When I read news stories like that of Barbie: I Can Be a Computer Engineer, whose every

In books like "Barbie: I can be a Computer Engineer" we associate pink with a girl who isn't smart enough to do her job.

In books like “Barbie: I can be a Computer Engineer” we associate pink with a girl who isn’t smart enough to do her job.

page is painted pink and accompanies a hot pink laptop to sell to girls, but whose morale of the story seems to be “Leave the hard engineering to the boys,” I feel the familiar urge to reject all things pink, as if distancing myself from the fear of not being seen as capable, strong, and competent.

When I first watched Ellen DeGeneres (and you really must watch it if you haven’t yet seen it– HILARIOUS!) satirically promote the “new” Bic pens for women in pink and purple

Ellen geniusly pokes fun at why women need their own pens in pink and purple.

Ellen ingeniously pokes fun at why women need their own pens in pink and purple.

colors, I felt mad at myself for having bought those pens, as though I had fallen into their trap. (I love signing my books in those colors!)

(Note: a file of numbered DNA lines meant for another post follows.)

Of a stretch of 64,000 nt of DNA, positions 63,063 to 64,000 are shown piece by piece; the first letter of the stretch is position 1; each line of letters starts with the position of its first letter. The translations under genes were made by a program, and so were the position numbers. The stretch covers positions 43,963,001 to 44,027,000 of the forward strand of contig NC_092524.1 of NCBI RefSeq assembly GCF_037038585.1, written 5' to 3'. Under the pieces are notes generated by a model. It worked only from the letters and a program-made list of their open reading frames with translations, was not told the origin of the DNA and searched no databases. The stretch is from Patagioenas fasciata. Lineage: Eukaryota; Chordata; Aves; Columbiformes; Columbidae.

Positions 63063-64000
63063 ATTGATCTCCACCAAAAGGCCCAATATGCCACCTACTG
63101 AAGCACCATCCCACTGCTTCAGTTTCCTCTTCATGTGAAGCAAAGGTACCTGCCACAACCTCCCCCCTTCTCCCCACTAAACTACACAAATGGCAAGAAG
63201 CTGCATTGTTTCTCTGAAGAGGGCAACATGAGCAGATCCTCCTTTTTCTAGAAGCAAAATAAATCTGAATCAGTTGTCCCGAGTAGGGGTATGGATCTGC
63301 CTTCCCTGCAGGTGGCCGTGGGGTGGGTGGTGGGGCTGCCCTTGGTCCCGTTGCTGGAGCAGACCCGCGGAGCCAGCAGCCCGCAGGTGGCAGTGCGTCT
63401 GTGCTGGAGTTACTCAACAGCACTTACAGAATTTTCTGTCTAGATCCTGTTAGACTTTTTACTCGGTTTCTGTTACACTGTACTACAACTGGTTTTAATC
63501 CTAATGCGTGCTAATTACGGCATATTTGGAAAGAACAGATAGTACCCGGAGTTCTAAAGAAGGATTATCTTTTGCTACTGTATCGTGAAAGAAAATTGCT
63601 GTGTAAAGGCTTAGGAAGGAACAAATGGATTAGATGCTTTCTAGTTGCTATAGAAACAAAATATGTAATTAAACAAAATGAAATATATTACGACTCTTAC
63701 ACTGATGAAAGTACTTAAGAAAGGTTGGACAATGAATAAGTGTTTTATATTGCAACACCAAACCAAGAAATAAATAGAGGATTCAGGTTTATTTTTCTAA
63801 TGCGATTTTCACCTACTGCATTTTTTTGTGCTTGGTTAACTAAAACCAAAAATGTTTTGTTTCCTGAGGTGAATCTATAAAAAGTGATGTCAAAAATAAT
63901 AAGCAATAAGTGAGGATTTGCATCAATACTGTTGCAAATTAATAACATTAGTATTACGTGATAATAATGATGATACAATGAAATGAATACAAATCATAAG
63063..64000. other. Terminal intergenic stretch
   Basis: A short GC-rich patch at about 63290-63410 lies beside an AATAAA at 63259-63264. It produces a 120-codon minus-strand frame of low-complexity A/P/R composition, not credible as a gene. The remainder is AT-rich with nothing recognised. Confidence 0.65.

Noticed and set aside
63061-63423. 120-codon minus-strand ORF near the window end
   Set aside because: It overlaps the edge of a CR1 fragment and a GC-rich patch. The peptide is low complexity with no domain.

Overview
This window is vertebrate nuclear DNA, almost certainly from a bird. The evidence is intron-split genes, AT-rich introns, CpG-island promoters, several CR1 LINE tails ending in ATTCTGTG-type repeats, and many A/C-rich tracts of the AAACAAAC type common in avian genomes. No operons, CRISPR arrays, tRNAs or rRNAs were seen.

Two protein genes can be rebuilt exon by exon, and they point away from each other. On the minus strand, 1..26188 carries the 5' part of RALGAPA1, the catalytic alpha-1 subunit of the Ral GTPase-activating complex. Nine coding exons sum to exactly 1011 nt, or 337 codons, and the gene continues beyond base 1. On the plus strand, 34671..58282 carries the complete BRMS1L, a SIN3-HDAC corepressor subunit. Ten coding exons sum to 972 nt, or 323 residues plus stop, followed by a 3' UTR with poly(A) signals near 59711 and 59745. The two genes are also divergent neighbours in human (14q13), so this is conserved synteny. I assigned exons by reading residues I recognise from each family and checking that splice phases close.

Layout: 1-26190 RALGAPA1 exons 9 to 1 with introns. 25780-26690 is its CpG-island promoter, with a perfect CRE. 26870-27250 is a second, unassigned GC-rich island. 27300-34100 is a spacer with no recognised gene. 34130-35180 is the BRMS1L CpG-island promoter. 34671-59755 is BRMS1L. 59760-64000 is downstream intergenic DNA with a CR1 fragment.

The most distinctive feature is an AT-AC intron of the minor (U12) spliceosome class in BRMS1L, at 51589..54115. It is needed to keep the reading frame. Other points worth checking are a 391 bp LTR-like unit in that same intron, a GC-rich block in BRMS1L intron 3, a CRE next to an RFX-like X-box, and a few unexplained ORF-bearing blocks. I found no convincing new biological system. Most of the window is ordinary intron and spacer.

When I walk into a sports shop and see the “shrink it and pink it” strategy at play I feel a

I like pink but if we're cheering for our favorite team then why wouldn't we wear our team colors like the guys do?

I like pink but if we’re cheering for our favorite team then why wouldn’t we wear our team colors like the guys do?

little disillusioned because I feel like it comes with a subliminal message that we’re cuter than we are sporty and strong. While I have actually come to like wearing pink, when shirts are specially designed for women in “our” color but not dipped in blue for the men, it feels like it’s assumed that men are the real fans who wear the real colors and we’re just not as serious.

I could go on and on with examples… examples that leave me feeling like I should be resisting this pink-washing.  Pink has been used, at worse, to weaken and shame (i.e.  telling little boys that pink isn’t their color or hazing rookie baseball players by making them wear pink backpacks); but even when it’s not blatantly pejorative, it still seems to perpetuate a delicate, soft, and “light” stereotype.

Why I Wear Pink

I’ve been tempted at times to call off the pink– not wanting to associate myself with the stereotypes.  And yet… I don’t think the answer is to eliminate a color from our world as much as it is to change its meaning.

We are the ones who determine meaning. Pink, in and of itself, doesn’t scream girl.

In fact, Smithsonian.com, in an article about how this trend to associate colors with a gender, cited an industry journal in 1918 as suggesting: